Carly Simon Enters the Rock and Roll Hall of Fame With a Golden Touch

The first time I saw Carly Simon perform onstage was at Madison Square Garden at the 1979 No Nukes concerts. Featuring artist-activists Bonnie Raitt, Jackson Browne, Graham Nash & John Hall, the show sought to increase awareness about safe energy. When Carly and then-husband James Taylor hit the stage to perform their steaming-hot cover of “Mockingbird,” it was one of the sexiest live duets I’d ever witnessed. Her ferocious attitude said this girl’s got muscle.

Her performance got me thinking about how Carly had helped to shape my own self-confidence earlier in the decade. One of the most successful artists of the ’70s, Carly wrote and recorded a string of hits while evolving before our eyes and ears, overcoming a childhood stutter and morphing from gentle folkie into a full-on rock singer more than capable of holding her own with Mick Jagger.

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Although FM radio at the time was dominated by men, Carly managed to remain a Top 40 constant thanks to instant-classics like “Anticipation,” “Haven’t Got Time for the Pain,” “You Belong To Me” (a co-write with Michael McDonald) and “You’re So Vain,” with the aforementioned Stones singer on backing vocals.

With the latter, not only did she create a decades-long guessing game as to which of her (famous?) paramours was the narcissist in question, but the brilliant lyrics make it clear Carly Simon was not disposable … or meek.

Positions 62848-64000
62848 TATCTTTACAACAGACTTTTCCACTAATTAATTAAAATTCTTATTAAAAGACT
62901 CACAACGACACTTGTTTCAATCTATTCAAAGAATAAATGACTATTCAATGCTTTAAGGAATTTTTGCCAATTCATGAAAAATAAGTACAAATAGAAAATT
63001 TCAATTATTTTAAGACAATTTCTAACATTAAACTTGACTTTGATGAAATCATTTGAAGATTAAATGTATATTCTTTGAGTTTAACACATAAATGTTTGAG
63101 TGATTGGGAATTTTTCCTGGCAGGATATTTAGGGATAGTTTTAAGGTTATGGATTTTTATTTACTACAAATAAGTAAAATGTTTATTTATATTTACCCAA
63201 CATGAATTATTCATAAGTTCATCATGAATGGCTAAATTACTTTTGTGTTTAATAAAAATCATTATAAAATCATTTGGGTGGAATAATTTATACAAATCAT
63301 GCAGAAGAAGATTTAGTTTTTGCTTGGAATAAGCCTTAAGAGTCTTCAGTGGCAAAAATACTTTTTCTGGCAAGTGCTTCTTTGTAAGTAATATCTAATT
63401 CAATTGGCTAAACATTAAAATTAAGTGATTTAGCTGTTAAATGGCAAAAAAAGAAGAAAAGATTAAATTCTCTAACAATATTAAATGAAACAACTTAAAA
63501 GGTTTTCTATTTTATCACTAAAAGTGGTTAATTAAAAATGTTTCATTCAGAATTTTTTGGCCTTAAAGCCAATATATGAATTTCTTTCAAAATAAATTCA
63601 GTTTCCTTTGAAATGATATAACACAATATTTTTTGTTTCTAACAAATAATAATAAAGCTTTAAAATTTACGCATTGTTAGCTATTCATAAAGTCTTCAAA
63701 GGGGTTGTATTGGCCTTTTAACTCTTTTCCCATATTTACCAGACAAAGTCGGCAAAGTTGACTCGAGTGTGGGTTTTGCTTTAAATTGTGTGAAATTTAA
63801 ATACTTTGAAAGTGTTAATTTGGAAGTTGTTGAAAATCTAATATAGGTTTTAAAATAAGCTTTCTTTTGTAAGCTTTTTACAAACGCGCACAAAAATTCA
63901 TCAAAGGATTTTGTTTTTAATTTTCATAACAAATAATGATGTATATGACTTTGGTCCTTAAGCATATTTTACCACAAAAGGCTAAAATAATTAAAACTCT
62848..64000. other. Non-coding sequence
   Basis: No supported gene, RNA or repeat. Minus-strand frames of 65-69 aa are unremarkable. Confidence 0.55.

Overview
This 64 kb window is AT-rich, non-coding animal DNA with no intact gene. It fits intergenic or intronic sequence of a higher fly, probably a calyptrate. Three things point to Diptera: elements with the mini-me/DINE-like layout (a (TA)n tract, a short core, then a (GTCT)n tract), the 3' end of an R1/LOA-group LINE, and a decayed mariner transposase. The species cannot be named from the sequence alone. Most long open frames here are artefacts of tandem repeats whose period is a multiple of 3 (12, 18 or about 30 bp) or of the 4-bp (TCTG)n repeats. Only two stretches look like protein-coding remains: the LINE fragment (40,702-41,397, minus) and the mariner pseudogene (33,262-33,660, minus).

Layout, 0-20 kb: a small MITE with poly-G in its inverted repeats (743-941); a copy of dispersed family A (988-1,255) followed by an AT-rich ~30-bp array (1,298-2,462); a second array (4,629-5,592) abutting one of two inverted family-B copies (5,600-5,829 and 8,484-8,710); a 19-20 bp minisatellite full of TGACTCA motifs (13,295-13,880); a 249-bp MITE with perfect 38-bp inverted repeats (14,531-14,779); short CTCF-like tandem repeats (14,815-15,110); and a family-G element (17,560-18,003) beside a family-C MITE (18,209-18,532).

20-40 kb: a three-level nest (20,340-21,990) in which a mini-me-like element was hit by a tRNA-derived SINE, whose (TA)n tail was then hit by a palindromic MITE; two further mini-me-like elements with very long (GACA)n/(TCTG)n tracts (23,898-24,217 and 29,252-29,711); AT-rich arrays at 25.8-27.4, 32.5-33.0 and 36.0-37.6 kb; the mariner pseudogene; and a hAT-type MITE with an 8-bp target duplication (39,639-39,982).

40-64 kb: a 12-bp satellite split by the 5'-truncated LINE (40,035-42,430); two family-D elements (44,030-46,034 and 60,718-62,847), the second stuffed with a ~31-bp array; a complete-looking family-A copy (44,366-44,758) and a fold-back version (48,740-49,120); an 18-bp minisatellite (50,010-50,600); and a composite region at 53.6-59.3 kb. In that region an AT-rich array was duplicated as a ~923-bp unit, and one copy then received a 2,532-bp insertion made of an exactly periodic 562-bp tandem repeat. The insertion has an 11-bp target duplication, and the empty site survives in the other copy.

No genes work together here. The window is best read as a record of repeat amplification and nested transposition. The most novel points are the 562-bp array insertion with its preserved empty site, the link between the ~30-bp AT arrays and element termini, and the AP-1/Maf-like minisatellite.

Carly had the golden touch with movie-soundtrack singles, from her aptly named 1977 Bond theme “Nobody Does It Better” from “The Spy Who Loved Me” to “Coming Around Again” from the 1986 film “Heartburn.” And she made history in 1988 as the first artist to win an Academy Award, Grammy and a Golden Globe for a single song with “Let the River Run” from “Working Girl.”

Even with boatloads of talent, it’s challenging to maintain confidence in a man’s world, and the music business was (and still is) very much a boys club. Carly has expressed humility and gratitude to those who “heard” her when others didn’t — visionary Jac Holzman at Elektra Records, for one.

Over the years, it’s Carly who’s come to be recognized as a fierce forerunner for women in music, earning the gratitude from artists like Natalie Maines, Tori Amos and Taylor Swift, not to mention music lovers like myself who grew up witnessing her diverse talent and her durable feminine courage. In recognizing Carly Simon as a member of its Class of 2022, the Rock Hall finally honors this icon for both.

Meg Griffin can be heard on SiriusXM Classic Vinyl.

This essay is part of a series — in partnership with the on-air talent of SiriusXM — to pay tribute to the performers being inducted into the Rock and Roll Hall of Fame on Nov. 5 in Los Angeles. Catch the complete Rock and Roll Hall of Fame 2022 Induction Ceremony on HBO Nov. 19, at 8 p.m. ET, along with a simulcast on SiriusXM’s Rock and Roll Hall of Fame Radio (channel 310). SiriusXM listeners can also catch live, backstage coverage and commentary on Volume on the SXM app and on Faction Talk (channel 103).

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